Therefore, disclosed embodiments provide a method for treating acne and rosacea comprising topically applying a therapeutically effective amount of propylene glycol in the absence or presence of a therapeutically effective amount of salicylic acid or other anti-acne or anti-rosacea compounds in a pharmaceutically acceptable dosage form to the area of lesion of acne or rosacea.
An embodiment is directed to a composition comprising use of a high concentration of PG for treating various infection-related skin lesions. The lesions include, but not limited to the following: bacterial infections other than acne and rosacea disclosed in U.S. patent application Ser. No. 12/244,924, fungal infections, viral infections, psoriasis, eczema, rash, blisters, burns, insect bites or infestation, itch, dermatitis, atopic dermatitis, contact dermatitis, cellulitus, folliculitis, nail infections, hair infections, scalp infections, boils, impertigo, hemorrhoids, canker sore, gingivitis, periodontitis, vaginitis, scrape, cut, surgical incision, sunburn, skin irritation, chapped lips, cracked skin, bruises, and combinations thereof. As related to the above-noted conditions (other than acne and rosacea), PG concentrations may range approximately from 15% to 99%, 20% to 99%, 25% to 99%, 30% to 99%, 35% to 99%, 40% to 99%, 45% to 99%, 50% to 99%, 55% to 99%, 60% to 99%, 65% to 99%, 70% to 99%, 75% to 99%, or 80% to 99%. A sub-aspect provides for a propylene glycol range from about 30% to about 90%, 40% to 90%, 50% to 90%, 60% to 90%, or 70% to 90%, and all integer values inbetween. Other anti-microbials ranging from 0.01% to about 20% may be added, which may include, but is not limited to conventional anti-bacterials, such as tetracyclines, aminoglycosides, penicillins and derivatives, metronidazole, ampicillins and cephalosporins; anti-fungals, such as ketoconazole, fluconazole, nystatin, terbinafine, and amphotericin; and anti-viral compounds, such as acyclovir and zidovudine. Topical steroidal anti-inflammatory compounds ranging from about 0.01% to about 3%, such as hydrocortisone, prednisone, prednisolone, triamcinolone, betamethasone and dexamethasone, may also be added. Topical non-steroidal, anti-inflammatory compounds ranging from about 0.01% to about 30%, such as salicylic acid, salicylate, acetaminophen, and ibuprofen may also be added. Any other useful agents for controlling skin lesions, such as pimecrolimus, tacrolimus, tar, tea extracts, aloevera, astringents, emollients, humectants, anesthetics and/or analgesics, may be added.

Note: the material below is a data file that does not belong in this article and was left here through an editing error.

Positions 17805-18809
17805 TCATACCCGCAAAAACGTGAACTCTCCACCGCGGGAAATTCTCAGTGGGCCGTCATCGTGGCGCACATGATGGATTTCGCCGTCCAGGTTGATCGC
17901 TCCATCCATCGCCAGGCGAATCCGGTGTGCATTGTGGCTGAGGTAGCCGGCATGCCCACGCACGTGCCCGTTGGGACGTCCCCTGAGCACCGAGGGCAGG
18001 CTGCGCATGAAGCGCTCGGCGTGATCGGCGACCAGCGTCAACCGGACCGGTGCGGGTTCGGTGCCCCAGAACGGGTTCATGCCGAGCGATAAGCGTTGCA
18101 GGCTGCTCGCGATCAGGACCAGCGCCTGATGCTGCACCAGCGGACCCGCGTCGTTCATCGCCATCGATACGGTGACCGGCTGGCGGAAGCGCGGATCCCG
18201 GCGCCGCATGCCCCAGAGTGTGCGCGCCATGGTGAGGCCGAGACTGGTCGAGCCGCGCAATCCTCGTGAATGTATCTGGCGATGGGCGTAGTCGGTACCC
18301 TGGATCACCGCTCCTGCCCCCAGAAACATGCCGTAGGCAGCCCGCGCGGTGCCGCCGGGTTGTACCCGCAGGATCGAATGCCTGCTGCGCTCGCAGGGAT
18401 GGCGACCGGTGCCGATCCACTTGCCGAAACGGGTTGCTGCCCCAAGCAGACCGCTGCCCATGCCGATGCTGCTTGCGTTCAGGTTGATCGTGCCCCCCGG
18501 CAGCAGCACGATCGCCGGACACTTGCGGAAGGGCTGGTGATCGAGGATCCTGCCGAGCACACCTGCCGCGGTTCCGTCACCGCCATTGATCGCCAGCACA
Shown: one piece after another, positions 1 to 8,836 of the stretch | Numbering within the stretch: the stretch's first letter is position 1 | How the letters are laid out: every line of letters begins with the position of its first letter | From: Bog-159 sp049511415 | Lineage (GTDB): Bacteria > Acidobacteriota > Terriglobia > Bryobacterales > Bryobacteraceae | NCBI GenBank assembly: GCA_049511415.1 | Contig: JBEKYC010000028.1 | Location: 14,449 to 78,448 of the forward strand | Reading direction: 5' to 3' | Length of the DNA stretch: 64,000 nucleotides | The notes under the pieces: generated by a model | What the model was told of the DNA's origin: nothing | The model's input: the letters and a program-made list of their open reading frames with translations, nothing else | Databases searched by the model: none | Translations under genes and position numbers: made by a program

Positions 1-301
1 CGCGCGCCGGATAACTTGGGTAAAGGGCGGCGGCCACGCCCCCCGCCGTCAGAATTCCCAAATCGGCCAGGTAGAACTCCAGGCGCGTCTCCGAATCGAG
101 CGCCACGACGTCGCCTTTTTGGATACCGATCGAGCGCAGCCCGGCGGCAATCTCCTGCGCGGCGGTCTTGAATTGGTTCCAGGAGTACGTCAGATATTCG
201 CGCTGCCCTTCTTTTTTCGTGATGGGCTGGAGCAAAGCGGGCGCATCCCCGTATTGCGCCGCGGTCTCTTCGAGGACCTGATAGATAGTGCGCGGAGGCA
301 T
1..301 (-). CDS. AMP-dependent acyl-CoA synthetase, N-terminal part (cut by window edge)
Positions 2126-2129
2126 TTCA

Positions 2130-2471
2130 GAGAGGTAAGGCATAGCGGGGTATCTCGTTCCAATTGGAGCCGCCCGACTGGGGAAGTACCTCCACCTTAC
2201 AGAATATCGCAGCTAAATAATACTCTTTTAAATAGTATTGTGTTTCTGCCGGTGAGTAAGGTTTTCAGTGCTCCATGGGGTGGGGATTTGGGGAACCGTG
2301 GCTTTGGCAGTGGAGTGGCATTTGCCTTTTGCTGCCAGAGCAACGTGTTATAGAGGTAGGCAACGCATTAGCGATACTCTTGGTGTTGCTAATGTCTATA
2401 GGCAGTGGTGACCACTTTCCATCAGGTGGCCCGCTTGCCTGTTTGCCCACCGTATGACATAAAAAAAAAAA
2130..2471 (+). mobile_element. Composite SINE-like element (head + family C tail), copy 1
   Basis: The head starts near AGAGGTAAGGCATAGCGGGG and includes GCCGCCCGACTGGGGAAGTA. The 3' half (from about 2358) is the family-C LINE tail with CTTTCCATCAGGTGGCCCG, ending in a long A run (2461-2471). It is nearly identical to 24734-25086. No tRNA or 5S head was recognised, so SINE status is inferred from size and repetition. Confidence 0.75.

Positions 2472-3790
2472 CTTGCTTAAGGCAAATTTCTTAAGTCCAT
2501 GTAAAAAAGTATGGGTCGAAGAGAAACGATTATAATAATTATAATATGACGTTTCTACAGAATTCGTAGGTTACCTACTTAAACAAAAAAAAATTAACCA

Another embodiment is directed to a composition comprising a high concentration of PG in combination with an astringent(s) for treating skin lesions. The astringents are selected from a group consisting of salts, complexes or oxides of aluminum, zinc, iron, bismuth and zirconium. They include the following non-limiting examples: aluminum sulfate, aluminum salicylate, potassium alum, aluminum acetate, aluminum ammonium sulfate, aluminum chloride, aluminum chlorohydrate, aluminum zirconium tetrachlorohydrate, aluminum zirconium tetrachlorohydrex gly, aluminum dichlorohydrex PG complex, aluminum dichlorohydrex PEG complex, aluminum chlorohydrate glycine, aluminum zirconium pentachlorohydrate, aluminum glycinate, aluminum dichlorohydrate, aluminum sesquichlorohydrate, aluminum sesquichlorohydrex PEG, aluminum sesquichlorohydrex PG, aluminum zirconium octachlorohydrate, aluminum zirconium octachlorohydrex gly, aluminum zirconium pentachlorohydrex gly, aluminum zirconium trichlorohydrate, aluminum zirconium trichlorohydrex gly, zinc chlorohydrate, zinc acetate, zinc chloride, zinc gluconate, zinc sulfate, zinc salicylate, bismuth subsalicylate, bismuth citrate, bismuth subcarbonate, bismuth subgallate, bismuth subnitrate, or combination of any of above. Ideally, the astringent used should be dissolved in the water-propylene glycol mixture. Astringent concentrations may range from about 0.01% to about 30%, about 0.05% to about 30%, about 0.1% to about 30%, about 0.2% to about 30%, about 0.5% to about 30%, about 1.0% to about 30%, about 2.0% to about 30%, about 3.0% to about 30%, about 4.0% to about 30%, or about 5.0% to about 30%. Steroidal anti-inflammatory compounds ranging from about 0.01% to about 3% and non-steroidal anti-inflammatory compounds ranging from about 0.01% to about 30% may also be added. It is understood that for all ranges recited herein that integer values inbetween said ranges are contemplated as endpoints.